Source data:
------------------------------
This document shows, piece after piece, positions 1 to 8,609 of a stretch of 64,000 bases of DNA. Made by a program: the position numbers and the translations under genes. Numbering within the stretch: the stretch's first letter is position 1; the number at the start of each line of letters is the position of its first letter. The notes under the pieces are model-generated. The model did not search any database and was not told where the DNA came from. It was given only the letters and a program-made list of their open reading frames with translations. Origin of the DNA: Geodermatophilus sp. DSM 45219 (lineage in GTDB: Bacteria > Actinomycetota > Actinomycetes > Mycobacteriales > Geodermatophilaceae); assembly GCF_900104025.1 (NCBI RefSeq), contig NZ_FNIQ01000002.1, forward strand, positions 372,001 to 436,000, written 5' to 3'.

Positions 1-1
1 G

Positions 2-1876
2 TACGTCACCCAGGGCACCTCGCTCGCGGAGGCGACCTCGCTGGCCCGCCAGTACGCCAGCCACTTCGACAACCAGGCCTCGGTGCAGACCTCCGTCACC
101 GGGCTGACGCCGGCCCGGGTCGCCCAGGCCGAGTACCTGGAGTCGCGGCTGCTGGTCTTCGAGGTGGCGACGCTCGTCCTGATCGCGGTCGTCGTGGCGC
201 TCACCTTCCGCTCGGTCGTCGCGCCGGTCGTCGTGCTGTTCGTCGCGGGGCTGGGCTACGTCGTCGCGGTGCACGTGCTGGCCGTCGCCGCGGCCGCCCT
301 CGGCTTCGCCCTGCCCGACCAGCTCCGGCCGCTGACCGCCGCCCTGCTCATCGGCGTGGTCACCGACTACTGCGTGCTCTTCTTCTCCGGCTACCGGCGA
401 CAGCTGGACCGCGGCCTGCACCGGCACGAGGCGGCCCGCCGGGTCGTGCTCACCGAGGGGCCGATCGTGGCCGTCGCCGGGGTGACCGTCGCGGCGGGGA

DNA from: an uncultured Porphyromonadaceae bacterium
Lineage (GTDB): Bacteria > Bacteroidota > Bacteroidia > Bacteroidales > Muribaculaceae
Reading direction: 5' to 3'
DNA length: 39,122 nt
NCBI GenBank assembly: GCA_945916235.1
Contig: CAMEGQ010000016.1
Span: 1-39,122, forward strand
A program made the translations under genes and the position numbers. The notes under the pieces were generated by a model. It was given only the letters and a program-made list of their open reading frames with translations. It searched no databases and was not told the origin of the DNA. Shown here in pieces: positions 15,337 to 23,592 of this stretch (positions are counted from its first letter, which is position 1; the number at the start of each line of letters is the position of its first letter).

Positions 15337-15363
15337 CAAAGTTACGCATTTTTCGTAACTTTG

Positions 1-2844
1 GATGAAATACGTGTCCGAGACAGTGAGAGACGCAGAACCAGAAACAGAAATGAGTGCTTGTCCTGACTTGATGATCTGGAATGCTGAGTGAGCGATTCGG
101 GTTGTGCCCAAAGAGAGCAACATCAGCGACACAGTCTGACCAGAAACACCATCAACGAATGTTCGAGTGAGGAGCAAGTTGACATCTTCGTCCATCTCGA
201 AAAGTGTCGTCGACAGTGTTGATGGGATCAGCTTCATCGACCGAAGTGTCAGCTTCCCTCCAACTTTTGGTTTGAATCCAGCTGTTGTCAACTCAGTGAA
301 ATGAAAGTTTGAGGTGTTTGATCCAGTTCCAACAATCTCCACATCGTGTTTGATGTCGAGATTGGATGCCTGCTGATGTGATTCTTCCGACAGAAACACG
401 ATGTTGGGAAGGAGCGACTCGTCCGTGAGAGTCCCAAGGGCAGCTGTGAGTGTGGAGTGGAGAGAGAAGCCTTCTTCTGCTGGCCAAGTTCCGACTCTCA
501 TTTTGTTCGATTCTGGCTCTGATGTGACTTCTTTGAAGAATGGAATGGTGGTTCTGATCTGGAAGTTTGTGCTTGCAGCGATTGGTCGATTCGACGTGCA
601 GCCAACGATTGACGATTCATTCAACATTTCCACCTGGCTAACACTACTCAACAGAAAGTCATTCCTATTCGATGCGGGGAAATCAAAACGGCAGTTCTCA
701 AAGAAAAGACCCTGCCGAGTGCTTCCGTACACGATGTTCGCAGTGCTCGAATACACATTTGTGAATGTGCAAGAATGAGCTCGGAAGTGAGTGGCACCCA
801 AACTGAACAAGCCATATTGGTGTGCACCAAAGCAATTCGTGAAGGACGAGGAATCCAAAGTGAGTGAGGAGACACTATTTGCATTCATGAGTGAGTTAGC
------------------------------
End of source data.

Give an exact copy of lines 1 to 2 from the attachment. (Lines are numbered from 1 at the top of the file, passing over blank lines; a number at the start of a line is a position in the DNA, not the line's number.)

This document shows, piece after piece, positions 1 to 8,609 of a stretch of 64,000 bases of DNA. Made by a program: the position numbers and the translations under genes. Numbering within the stretch: the stretch's first letter is position 1; the number at the start of each line of letters is the position of its first letter. The notes under the pieces are model-generated. The model did not search any database and was not told where the DNA came from. It was given only the letters and a program-made list of their open reading frames with translations. Origin of the DNA: Geodermatophilus sp. DSM 45219 (lineage in GTDB: Bacteria > Actinomycetota > Actinomycetes > Mycobacteriales > Geodermatophilaceae); assembly GCF_900104025.1 (NCBI RefSeq), contig NZ_FNIQ01000002.1, forward strand, positions 372,001 to 436,000, written 5' to 3'.

Positions 1-1